Big, bold steps for the IT industry
By Tharindri Rupesinghe
A highly professional, highly paid industry is how Madu Ratnayaka, General Manager of global IT-solution provider Virtusa, describes the growing IT sector in the country. Virtusa itself, founded by Kris Canekeratne, a Sri Lankan, in Boston USA, has been highly involved in the rapid growth of developing Sri Lanka as a destination for high-class IT and BPO solutions.
Their most recent triumph has been winning the HRM Gold Award for its HR practices.
â€œWe are primarily a people-based business, they are the main asset of the company,â€ says Ishan Dantanarayana, Director of HR, Asia Head of HR, CCT business Unit. He explained that the main attraction Virtusa had for its basically young employee base is the challenge. â€œThe work is intellectually challenging and they are forced to be creative,â€ he said. The firm allows them career growth as well as well as a clear structure that allows for respect as well as openness. â€œWe have a firm open-door policy,â€ he said.
What most young people see as a main advantage for joining the IT industry is the fact that the boundaries attached to it are stretchable and almost non-existent. â€œSoftware management is not as mature as everyone thinks it is,â€ said Ratnayaka, going on to explain that the industry is still young enough to need a lot of backup. At Virtusa, the global team has a system of connectivity that enables anyone in the loop to post questions online on their domain regarding any problem they have, and someone from the 4,800 people employed all over the world would answer it within minutes. â€œThe people here get global exposure as well as a fantastic experience in a short time span,â€ said Ratnayaka.
Lack of capacity
â€œThe main problem we face today is the lack of capacity for IT graduates,â€ said Ratnayaka, confirming that Sri Lanka has a massive supply constraint problem that lies mainly in the fact that the local universities cannot cater to the current excess demand for IT graduates at all. The fact that foreign universities that are trying to set up here are being barred for political reasons does nothing to help the situation.
Also according to him, there is a high drop-out ratio among those who do join the various ICT course, â€œbecause they have no support, no motivation.â€ The situation is prevalent mainly in areas outside Colombo. It is a reflection of the situation that Ratnayaka says that locally they have competition talent-wise, but not business-wise.
To overcome the barrier of lack of capacity, one of Virtusaâ€™s CSR projects is the â€œCampus Reachâ€ programme that works with local universities and officials to increase the existing capacity. Since the company mainly recruits graduates the cause is close to their heart. They have so far collaborated with the administration divisions of most of universities in the island to develop and update the ICT curriculum, train lecturers and involve Virtusa officials in the teaching programmes. They also have close to 150 students from the universities interning at Virtusa. The response of the universities has been promising, â€œYou donâ€™t have to go behind them,â€ he says. The authorities appear to have woken up to the essentiality of IT in the modern world.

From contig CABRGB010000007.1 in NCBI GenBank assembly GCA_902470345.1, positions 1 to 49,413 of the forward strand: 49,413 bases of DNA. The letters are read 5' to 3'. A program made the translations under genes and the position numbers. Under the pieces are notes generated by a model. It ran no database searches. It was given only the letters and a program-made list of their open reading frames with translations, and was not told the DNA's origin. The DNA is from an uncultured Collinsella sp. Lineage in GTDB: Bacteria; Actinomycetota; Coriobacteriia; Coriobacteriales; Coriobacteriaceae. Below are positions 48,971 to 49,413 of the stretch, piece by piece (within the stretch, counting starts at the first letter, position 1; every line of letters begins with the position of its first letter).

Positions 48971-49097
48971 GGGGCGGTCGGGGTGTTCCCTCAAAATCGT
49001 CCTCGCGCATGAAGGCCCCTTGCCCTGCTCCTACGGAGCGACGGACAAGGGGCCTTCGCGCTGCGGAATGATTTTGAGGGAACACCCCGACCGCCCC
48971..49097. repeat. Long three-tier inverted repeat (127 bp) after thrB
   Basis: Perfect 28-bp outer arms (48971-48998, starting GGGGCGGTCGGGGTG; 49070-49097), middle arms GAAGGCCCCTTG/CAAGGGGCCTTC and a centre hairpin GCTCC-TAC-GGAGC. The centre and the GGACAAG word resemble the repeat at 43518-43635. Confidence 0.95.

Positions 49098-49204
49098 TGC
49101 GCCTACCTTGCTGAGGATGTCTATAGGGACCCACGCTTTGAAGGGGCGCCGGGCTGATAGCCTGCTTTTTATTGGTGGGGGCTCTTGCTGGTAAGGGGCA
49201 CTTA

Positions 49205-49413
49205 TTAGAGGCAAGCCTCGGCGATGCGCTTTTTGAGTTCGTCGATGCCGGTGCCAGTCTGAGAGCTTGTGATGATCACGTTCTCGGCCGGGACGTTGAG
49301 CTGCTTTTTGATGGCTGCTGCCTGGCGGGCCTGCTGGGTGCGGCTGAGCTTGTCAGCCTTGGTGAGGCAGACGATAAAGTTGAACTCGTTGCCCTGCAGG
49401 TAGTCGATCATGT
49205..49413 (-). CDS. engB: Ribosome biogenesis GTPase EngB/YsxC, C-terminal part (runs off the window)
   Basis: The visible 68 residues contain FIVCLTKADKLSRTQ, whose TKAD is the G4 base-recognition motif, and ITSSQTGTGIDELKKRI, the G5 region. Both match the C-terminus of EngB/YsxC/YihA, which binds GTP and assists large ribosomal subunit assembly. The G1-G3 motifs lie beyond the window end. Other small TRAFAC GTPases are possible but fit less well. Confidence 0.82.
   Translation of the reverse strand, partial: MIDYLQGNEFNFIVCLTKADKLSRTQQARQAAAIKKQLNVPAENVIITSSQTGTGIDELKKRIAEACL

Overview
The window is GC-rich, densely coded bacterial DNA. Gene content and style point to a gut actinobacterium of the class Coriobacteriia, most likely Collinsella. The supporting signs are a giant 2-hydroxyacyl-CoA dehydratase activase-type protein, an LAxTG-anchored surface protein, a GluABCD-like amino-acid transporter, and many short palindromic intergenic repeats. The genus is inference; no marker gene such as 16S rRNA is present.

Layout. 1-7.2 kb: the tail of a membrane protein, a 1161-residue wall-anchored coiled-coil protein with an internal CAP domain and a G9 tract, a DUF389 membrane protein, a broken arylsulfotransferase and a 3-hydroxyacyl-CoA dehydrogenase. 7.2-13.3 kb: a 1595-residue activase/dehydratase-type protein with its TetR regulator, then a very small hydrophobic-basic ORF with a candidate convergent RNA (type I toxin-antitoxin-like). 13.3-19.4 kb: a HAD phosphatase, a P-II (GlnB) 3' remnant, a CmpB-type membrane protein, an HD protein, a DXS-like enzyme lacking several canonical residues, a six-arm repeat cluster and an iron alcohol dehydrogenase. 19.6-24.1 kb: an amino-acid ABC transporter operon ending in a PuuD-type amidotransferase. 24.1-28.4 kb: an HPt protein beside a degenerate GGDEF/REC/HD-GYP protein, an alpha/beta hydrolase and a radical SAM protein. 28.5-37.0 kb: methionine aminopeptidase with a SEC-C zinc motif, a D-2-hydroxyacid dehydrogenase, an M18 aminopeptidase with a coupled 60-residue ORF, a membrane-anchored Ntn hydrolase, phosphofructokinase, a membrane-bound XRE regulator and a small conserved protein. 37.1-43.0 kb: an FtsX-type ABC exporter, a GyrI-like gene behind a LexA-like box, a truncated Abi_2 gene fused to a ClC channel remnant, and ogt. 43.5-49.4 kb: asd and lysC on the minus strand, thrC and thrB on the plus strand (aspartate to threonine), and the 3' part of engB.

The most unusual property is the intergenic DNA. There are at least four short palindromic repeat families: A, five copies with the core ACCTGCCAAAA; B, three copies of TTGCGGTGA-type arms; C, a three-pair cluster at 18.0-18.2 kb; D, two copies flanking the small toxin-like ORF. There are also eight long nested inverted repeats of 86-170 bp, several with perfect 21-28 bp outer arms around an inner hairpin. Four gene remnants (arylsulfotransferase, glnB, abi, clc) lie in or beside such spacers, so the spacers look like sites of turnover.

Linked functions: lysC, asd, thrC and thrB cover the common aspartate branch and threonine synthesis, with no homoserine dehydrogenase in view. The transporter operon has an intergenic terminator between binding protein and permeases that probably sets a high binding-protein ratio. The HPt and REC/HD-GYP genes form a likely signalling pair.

Leapfrogging an era
Sri Lanka has leapfrogged an era, says the General Manager. â€œWe missed out on the Internet boom and the PC generation when it was in full force in Europe and the USA, but now have an amazing rate of technology adoption and mobile density. Yet the IT literacy rate in the island is a pitiful 10 percent only, according to a survey done by the ICTA,â€ he said.
The IT infrastructure in the island is of course plagued by the civil war, a fact that Ratnayaka admits has been a major cause of client hesitancy to invest or engage with Virtusa Sri Lanka. He also sees the costs of telecommunication and electricity (with the newly added tariffs) as not low enough to fully facilitate the IT industry.
The steps that have been taken so far are alright he says but not enough. Including ICT in the school curriculum he sees as a â€œradical changeâ€ while the governmentâ€™s â€˜Nenasalaâ€™ programme to set up IT-kiosks across the island he termed, â€œ great but wonâ€™t change the industryâ€.
Big, bold steps in the industry
When Virtusa decided to expand from the USA, the destination they chose was India. According to Ratnayaka and Dantanarayana, taking an example from India would be the best idea, he says. They made IT a national priority, which was a turning point in their country and the industry as a whole.
A large investment was channelled into IT infrastructure and personnel training, paying off in the form of India fast becoming the most sought after destination for cheap IT and BPO services. â€œWe need to take big, bold steps in this industry,â€ said Ratnayaka.
If the state were to encourage and facilitate the foreign colleges and institutions which are willing and even eager to set up here, the massive shortfall of graduates could be dealt with. Also, getting more industry officials involved in the IT struggle would have a beneficial effect.
Success lies in Sri Lanka realising a niche market and working toward developing high-end services.â€œThe Sri Lankan IT/BPO industry has the potential to be the highest revenue gainer within the next 10 years,â€ says the positive Ratnayaka.